If only I could get someone to explain to me what criterion are used to measure the best domestic football league in the world.
The “best league in the world” debate is one I’ve been hearing for more years than I take heed to recall, and it surely will continue until God knows when—but one thing is certain, there could be no conclusive answer.
Millions say it is Spain’s La Liga because Barcelona and Real Madrid are such good sides, probably the best two clubs teams in the world and millions more disagree because they think it’s the England’s Premier League because its clubs can afford to buy the best players on exorbitant salaries.
Others believe, it is Italy’s Serie-A because of the tactical nature of its football, and what about some who to them, Argentina or Brazil deserve a crack at that an unofficial title since they produce and export so many quality players overseas, mostly to Europe’s top clubs consistently.
Over the years, Spain’s La Liga has produced the most number of World Player of Year winners—actually, the winner of the last two years, Lionel MessiI is again the front-runner to make a hat trick of the biggest individual award in professional football.
The 23-man shortlist for the 2011 Fifa-Ballon d’Or is dominated by Spain-based players, albeit from two clubs, Barca and Real, who make up more than half of the nominees. European and Spanish champions Barcelona have eight members in the running while Real Madrid have five.
On the other hand, (you can draw your won conclusions here), Manchester United striker Wayne Rooney is the only English player on the list, although, Sergio Aguero (Man City), Nani (Man United) and Luis Suarez (Liverpool) complete the list of England based players in the run.
Aguero was in La Liga with Real Madrid city rivals Atletico Madrid, while Suarez came from the Dutch league where he had a successful spell with Ajax Amsterdam; they both arrived in the English Premier League this season.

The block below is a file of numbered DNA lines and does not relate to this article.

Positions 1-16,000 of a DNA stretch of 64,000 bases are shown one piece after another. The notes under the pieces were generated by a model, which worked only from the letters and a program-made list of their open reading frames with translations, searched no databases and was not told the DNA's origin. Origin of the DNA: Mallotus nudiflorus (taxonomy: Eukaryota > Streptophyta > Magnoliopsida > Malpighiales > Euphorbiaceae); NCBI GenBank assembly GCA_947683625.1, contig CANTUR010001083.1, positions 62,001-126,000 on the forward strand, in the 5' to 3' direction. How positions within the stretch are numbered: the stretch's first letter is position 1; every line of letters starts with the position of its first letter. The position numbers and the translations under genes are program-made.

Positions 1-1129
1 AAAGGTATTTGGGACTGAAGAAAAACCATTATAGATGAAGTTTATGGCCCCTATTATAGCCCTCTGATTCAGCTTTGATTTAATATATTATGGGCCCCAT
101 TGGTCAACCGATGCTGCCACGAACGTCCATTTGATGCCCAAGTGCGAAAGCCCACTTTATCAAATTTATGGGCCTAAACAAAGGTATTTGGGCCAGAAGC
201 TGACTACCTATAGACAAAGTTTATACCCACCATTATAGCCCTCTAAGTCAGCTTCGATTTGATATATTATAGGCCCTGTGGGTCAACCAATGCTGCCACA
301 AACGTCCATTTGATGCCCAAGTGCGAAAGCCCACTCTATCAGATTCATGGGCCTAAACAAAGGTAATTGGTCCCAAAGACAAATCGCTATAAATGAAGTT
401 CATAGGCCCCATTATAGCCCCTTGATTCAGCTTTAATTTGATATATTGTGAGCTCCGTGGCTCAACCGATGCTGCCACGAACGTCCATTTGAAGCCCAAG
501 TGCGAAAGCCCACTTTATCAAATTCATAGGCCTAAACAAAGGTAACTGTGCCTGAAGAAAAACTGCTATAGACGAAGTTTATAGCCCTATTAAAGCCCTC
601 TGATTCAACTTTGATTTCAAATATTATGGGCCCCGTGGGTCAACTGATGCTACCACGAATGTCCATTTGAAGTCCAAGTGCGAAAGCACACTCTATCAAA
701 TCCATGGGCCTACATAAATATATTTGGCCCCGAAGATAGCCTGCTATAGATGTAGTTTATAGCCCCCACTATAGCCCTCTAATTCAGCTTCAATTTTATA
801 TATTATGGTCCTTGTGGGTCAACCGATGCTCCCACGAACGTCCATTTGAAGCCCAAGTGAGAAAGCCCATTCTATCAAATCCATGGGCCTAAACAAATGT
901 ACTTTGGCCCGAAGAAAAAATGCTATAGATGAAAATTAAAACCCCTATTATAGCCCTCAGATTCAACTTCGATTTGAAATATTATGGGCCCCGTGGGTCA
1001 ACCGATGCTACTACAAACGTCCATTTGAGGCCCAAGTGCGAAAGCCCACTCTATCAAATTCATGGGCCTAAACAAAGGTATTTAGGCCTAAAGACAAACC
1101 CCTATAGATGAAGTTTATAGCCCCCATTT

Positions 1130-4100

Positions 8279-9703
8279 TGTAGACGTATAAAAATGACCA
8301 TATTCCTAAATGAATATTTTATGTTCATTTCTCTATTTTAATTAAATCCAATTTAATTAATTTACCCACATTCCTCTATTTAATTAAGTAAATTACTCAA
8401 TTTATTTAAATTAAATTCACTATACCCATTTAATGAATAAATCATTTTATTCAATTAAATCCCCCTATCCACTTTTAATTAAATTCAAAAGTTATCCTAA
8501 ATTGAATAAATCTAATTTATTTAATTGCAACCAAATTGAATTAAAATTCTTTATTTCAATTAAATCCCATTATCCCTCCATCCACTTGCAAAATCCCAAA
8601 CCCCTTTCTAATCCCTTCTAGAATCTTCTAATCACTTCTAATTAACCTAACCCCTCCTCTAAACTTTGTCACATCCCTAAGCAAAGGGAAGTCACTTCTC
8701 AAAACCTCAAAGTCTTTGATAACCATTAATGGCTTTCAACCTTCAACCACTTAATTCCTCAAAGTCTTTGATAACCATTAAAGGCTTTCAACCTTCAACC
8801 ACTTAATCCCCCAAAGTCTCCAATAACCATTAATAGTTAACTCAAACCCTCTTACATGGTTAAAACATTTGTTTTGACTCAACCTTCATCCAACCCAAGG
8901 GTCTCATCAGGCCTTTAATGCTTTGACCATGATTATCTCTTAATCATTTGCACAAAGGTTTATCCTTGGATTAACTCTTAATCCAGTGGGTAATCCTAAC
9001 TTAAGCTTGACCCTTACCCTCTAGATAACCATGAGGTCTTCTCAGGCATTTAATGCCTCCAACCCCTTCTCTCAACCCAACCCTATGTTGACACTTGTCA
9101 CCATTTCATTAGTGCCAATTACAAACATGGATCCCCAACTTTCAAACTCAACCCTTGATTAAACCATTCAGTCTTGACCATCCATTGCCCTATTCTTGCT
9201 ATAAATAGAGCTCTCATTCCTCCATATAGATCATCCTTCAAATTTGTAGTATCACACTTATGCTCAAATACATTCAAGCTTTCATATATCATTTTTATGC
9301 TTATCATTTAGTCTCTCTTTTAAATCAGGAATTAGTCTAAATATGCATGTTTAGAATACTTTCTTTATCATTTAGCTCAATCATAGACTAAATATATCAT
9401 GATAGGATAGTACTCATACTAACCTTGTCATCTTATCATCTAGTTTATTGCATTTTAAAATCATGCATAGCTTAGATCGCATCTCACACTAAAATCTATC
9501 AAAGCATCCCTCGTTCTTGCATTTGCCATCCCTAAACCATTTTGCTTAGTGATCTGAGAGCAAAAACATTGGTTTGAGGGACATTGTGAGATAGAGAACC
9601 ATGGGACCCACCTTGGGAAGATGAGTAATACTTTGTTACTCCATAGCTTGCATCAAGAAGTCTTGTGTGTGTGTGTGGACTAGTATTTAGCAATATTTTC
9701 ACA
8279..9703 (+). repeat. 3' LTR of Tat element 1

Messi, having won the inaugural Fifa-Ballon d’Or trophy last year, again faces a tough battle from team-mates Xavi, Iniesta, David Villa, Alves, Gerard Pique, Eric Abidal and Fabregas, who was an Arsenal player until the start of this season.
Real have Benzema, Casillas, Ronaldo, Xabi Alonso and Mesut Ozil, but them all, the Portuguese star Cristiano Ronaldo is the man to give the Argentinean sensational a real run for the top prize. Does this add more significance to the view that Spanish La Liga is just, and I’m talking about just, the best league in the world?
It’s ironical, as the debate goes on, that once again, we could have the top three coming from the same league. Since Ronaldo left Man United, there has hardly been any player capable of competing for the top prize, and the status-quo is highly likely to stay the same, at least for another year.
Until Brazilian youngster Neymer, believed to be the next big thing on the scene, signs for either Real Madrid of Barcelona, but especially the former, Messi and Ronaldo will continue to dominate, bar serious injury of any or both of them.
As fate would have it, in one week, both made big headlines for accomplishing more individual milestones of what has been and continues to be a glittering career for the two rivals to the mantle of ‘best payer in the world’.
On Tuesday Messi hit his 200th goal for Barcelona during his team’s Champions League game against Viktoria Plzen, a day later; Ronaldo reached a landmark of his own with his 100th goal for Real Madrid.